ANYONE who struggles with heights and humidity may feel a little intimidated standing at the base of Kuala Lumpur’s Batu Caves on a hot day.
Staring up at those steep 272 steps that disappear into the limestone hill, with the gold Murugan statue towering over you, it feels like you have quite a task ahead of you, particularly if you haven’t done any cardio for a while.
But it is worth it. Maybe just don’t look down until you get to the top.
The frolicking monkeys are a great distraction from the burn in the thigh muscles as you get higher and higher up the staircase.
It is an opportunity to get some great shots of the animals, with the city in the background – but be warned, they move quick as lighting.
If there are a few of them in a group, they like to play around for the tourists, putting on a bit of an entertainment show.
If you do manage to keep your back to the view on the way up the stairs, finally seeing it when you reach the peak, it feels even more special.
As if you have saved the best for last after working hard to earn it.
Despite there being hundreds of tourists that pass through every day, the inside of the cave is surprisingly serene.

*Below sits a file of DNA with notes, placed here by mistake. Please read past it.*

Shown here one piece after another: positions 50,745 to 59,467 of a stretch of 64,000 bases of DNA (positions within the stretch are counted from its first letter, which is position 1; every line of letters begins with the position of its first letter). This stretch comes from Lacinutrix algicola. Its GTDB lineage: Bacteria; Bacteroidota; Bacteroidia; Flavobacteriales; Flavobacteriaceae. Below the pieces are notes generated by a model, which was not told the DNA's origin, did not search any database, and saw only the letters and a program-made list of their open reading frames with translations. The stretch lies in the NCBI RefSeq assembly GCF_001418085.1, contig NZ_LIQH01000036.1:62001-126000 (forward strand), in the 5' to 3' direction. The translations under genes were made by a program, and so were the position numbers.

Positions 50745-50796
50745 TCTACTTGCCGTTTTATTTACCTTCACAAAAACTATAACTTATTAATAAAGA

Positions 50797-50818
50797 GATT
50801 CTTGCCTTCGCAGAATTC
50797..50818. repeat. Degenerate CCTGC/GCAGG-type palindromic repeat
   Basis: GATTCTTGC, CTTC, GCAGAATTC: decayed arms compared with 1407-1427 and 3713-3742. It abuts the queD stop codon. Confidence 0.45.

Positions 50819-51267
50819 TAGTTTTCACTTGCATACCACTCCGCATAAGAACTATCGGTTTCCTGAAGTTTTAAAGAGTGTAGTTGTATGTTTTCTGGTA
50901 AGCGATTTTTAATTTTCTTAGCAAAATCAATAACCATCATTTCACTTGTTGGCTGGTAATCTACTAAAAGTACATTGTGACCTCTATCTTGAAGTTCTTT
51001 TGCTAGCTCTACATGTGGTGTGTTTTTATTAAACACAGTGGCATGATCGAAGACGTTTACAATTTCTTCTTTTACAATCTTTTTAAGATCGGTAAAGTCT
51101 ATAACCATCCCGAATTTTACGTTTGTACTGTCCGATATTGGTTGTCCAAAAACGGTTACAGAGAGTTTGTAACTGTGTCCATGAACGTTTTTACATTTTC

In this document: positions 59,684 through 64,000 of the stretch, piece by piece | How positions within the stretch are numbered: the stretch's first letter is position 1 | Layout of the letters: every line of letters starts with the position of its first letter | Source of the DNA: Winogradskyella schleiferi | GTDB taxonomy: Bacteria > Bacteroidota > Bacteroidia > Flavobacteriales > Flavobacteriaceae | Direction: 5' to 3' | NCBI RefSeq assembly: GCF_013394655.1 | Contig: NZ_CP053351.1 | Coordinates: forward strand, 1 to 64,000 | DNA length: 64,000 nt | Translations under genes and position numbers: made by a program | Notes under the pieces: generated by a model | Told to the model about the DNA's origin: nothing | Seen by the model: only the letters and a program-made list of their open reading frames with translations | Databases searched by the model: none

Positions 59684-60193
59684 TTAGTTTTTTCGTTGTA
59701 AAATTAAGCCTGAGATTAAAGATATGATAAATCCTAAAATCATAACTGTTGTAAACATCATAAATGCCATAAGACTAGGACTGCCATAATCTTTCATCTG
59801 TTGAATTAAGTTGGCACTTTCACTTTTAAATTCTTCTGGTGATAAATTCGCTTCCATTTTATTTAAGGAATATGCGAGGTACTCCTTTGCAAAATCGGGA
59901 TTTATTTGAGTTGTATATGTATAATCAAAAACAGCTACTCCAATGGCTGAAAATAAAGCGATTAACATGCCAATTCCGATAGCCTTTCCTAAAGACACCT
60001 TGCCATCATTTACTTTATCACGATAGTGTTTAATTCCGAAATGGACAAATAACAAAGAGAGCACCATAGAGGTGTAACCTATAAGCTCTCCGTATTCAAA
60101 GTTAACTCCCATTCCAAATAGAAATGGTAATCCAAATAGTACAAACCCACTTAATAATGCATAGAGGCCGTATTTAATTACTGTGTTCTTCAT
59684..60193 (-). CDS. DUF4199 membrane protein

Look up and the view is amazing, the sun streaming through the opening above which is surrounded by tree canopies, reminiscent of the caves in Margaret River.
The main attraction for worshippers and tourists is the Hindu shrine inside, which is one of the most popular ones outside India
After this sightseeing stop which doubles as a workout, one could follow up with a the dichotomy of architecture in the modern, iconic Petronas Twin Towers or the Royal King’s Palace, built in 1928 and the official residence of the King of Malaysia.
AirAsia flies daily to Kuala Lumpur, Malaysia from Perth with 14 flights per week.
From Kuala Lumpur, AirAsia has up to 11 flights daily to Bangkok, Thailand.
The journalist was a guest of AirAsia.